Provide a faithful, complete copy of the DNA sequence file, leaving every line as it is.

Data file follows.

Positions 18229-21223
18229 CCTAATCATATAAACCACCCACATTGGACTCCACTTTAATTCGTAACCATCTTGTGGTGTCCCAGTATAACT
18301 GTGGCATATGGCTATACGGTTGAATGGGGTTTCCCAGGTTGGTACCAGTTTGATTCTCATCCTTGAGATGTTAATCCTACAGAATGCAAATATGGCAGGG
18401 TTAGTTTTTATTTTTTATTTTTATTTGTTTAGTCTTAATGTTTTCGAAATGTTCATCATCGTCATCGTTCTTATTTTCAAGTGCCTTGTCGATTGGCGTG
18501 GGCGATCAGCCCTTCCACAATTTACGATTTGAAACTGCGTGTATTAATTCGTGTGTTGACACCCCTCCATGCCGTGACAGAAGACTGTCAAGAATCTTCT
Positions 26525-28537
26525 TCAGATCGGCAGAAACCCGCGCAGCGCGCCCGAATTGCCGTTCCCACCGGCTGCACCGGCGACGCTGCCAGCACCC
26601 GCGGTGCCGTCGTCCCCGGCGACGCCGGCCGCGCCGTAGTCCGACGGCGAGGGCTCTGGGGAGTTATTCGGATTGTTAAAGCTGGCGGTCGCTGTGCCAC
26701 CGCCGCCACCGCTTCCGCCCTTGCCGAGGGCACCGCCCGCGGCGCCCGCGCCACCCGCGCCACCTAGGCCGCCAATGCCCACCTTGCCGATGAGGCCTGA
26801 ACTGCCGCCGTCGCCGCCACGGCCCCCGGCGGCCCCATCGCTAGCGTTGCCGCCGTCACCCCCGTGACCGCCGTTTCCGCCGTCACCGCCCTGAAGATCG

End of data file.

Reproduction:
Positions 18229-21223
18229 CCTAATCATATAAACCACCCACATTGGACTCCACTTTAATTCGTAACCATCTTGTGGTGTCCCAGTATAACT
18301 GTGGCATATGGCTATACGGTTGAATGGGGTTTCCCAGGTTGGTACCAGTTTGATTCTCATCCTTGAGATGTTAATCCTACAGAATGCAAATATGGCAGGG
18401 TTAGTTTTTATTTTTTATTTTTATTTGTTTAGTCTTAATGTTTTCGAAATGTTCATCATCGTCATCGTTCTTATTTTCAAGTGCCTTGTCGATTGGCGTG
18501 GGCGATCAGCCCTTCCACAATTTACGATTTGAAACTGCGTGTATTAATTCGTGTGTTGACACCCCTCCATGCCGTGACAGAAGACTGTCAAGAATCTTCT
Positions 26525-28537
26525 TCAGATCGGCAGAAACCCGCGCAGCGCGCCCGAATTGCCGTTCCCACCGGCTGCACCGGCGACGCTGCCAGCACCC
26601 GCGGTGCCGTCGTCCCCGGCGACGCCGGCCGCGCCGTAGTCCGACGGCGAGGGCTCTGGGGAGTTATTCGGATTGTTAAAGCTGGCGGTCGCTGTGCCAC
26701 CGCCGCCACCGCTTCCGCCCTTGCCGAGGGCACCGCCCGCGGCGCCCGCGCCACCCGCGCCACCTAGGCCGCCAATGCCCACCTTGCCGATGAGGCCTGA
26801 ACTGCCGCCGTCGCCGCCACGGCCCCCGGCGGCCCCATCGCTAGCGTTGCCGCCGTCACCCCCGTGACCGCCGTTTCCGCCGTCACCGCCCTGAAGATCG